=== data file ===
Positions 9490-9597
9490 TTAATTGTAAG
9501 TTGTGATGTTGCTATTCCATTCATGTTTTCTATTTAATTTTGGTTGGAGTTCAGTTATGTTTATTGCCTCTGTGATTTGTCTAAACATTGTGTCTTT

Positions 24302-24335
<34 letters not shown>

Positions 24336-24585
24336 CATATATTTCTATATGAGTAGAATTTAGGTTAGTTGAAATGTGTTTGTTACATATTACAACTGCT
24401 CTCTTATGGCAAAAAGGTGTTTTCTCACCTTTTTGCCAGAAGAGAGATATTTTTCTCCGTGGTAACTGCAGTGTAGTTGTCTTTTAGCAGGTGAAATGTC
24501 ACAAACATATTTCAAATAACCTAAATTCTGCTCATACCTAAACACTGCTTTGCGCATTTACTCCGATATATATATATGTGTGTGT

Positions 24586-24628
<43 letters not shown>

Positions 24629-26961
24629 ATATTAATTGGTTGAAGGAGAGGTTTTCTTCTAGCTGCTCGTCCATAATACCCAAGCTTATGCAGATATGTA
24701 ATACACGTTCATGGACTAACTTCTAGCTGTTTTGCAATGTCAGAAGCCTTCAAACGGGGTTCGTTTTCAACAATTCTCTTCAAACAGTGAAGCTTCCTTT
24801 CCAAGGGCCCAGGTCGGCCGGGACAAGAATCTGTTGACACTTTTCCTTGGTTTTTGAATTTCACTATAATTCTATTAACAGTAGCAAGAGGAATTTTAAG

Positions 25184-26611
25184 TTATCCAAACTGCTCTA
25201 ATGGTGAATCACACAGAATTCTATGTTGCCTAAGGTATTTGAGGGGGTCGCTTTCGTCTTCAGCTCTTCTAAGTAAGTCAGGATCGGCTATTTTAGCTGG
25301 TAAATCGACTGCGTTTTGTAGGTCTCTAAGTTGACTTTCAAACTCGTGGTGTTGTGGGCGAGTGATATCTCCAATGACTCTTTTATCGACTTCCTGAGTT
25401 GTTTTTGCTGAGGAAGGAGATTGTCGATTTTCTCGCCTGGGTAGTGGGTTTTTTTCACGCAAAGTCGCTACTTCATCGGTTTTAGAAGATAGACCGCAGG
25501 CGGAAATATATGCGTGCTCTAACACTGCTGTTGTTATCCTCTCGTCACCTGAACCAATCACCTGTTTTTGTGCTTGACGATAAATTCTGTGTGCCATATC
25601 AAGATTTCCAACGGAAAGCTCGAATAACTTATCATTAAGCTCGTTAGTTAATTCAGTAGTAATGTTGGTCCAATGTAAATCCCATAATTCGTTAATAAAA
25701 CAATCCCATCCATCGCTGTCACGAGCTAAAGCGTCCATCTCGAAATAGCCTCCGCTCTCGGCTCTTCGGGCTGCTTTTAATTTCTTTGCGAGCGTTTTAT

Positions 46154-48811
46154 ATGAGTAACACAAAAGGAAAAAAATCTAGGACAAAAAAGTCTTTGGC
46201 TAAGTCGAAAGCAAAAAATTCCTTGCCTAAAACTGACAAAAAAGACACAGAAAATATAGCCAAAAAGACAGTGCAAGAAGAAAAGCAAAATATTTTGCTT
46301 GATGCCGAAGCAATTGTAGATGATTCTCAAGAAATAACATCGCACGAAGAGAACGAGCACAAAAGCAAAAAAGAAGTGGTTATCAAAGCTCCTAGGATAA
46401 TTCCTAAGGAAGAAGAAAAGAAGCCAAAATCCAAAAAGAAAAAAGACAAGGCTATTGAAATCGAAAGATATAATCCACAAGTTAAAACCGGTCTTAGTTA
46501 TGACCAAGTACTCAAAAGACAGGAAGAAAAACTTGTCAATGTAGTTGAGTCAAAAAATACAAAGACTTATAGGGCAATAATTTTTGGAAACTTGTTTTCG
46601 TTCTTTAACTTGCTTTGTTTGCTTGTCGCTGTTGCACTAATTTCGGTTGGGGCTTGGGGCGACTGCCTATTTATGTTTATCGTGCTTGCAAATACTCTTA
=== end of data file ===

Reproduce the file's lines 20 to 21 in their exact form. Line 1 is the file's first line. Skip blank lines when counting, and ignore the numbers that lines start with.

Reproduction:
25401 GTTTTTGCTGAGGAAGGAGATTGTCGATTTTCTCGCCTGGGTAGTGGGTTTTTTTCACGCAAAGTCGCTACTTCATCGGTTTTAGAAGATAGACCGCAGG
25501 CGGAAATATATGCGTGCTCTAACACTGCTGTTGTTATCCTCTCGTCACCTGAACCAATCACCTGTTTTTGTGCTTGACGATAAATTCTGTGTGCCATATC